“Lucky I have my friend here then,” Corey replied and moved toward the forest again. “It’s night, so screechers probably won’t be around anyway. I can gank a few giant voles, then. I saved my old weapons from my ogre mage.”

“I bet you’re glad not to use that guy anymore. What were you thinking? Ogres have the least magic ability.”

“Yeah, well, I used my smurf account to kill him off, then raided his holdings for this character.”

“That was pretty slick. Dishonest as hell and against the TOS, but good for you.”

“Come on,” Corey said with a chuckle. “We’re thieves after all.”

“Yeah, but we’re white hat thieves, pledged to take only from the unjust and evil.”

“Keep telling yourself that, boy,” Corey replied. “Or save it for our good paladin friends.”

The Blood forest loomed, and the players grew silent. Using voice communication contributed to their general noise levels in the game, as did chat. It was one of the many things that made the game more challenging. The Realm of the Nine Circles was designed in many ways to blend the real word and the game world. Dante’s team’s work in immersion VR was to be the ultimate evolution of the game. As an engineer and developer, Dante had a deep respect for such far-reaching and forward-thinking design. As a gamer, he just loved to play.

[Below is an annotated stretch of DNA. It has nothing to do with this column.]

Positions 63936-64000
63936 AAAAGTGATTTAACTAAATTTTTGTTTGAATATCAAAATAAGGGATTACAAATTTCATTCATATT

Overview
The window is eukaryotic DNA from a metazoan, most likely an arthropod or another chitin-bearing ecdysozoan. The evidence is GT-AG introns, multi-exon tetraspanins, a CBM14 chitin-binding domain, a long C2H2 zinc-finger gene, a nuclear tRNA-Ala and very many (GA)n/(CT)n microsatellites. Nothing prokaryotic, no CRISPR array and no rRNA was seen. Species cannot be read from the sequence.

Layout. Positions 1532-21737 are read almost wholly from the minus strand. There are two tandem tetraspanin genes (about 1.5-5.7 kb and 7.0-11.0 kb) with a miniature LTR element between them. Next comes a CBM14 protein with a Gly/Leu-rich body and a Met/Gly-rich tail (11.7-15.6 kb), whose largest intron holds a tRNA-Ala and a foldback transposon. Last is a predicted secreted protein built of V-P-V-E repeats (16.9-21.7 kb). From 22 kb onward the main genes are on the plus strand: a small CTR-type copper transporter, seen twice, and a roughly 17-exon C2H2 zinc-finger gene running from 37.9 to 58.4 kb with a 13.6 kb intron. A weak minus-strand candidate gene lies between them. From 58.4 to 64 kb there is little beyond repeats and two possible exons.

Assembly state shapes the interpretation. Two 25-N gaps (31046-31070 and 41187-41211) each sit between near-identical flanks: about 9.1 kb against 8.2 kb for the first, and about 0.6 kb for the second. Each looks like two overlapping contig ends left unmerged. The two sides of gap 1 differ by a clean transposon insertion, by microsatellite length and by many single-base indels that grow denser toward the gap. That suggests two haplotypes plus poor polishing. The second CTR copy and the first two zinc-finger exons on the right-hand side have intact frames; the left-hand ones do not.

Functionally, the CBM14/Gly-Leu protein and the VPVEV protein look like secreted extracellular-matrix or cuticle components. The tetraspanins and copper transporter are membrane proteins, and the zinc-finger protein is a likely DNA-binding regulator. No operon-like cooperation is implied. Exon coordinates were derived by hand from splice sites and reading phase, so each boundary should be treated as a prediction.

As he crossed into the forest, he drifted further into the game. Even playing in two dimensions, the realism on the screen made his heart beat faster. The disconnect he’d felt earlier, after playing the much more immersive rig at work, had worn off, and now every ounce of his attention was on the screen in front of him.

Kalmond the dwarf readied his two-handed axe and slowly crept toward the treeline. The footsteps of his elf companion followed over his left shoulder. This time, there were no signs of the slime mold. The monster might have gone anywhere in the hours since it had killed him.

Dante let out a hiss of frustration. “We have to track it again,” he said, then paused when the soft elven footsteps behind him halted. A light blossomed, illuminating the trees and stretching the dwarf’s shadow in front of him so that he looked like a giant. Thuglar cast a level three detection spell and aimed it at the trees ahead.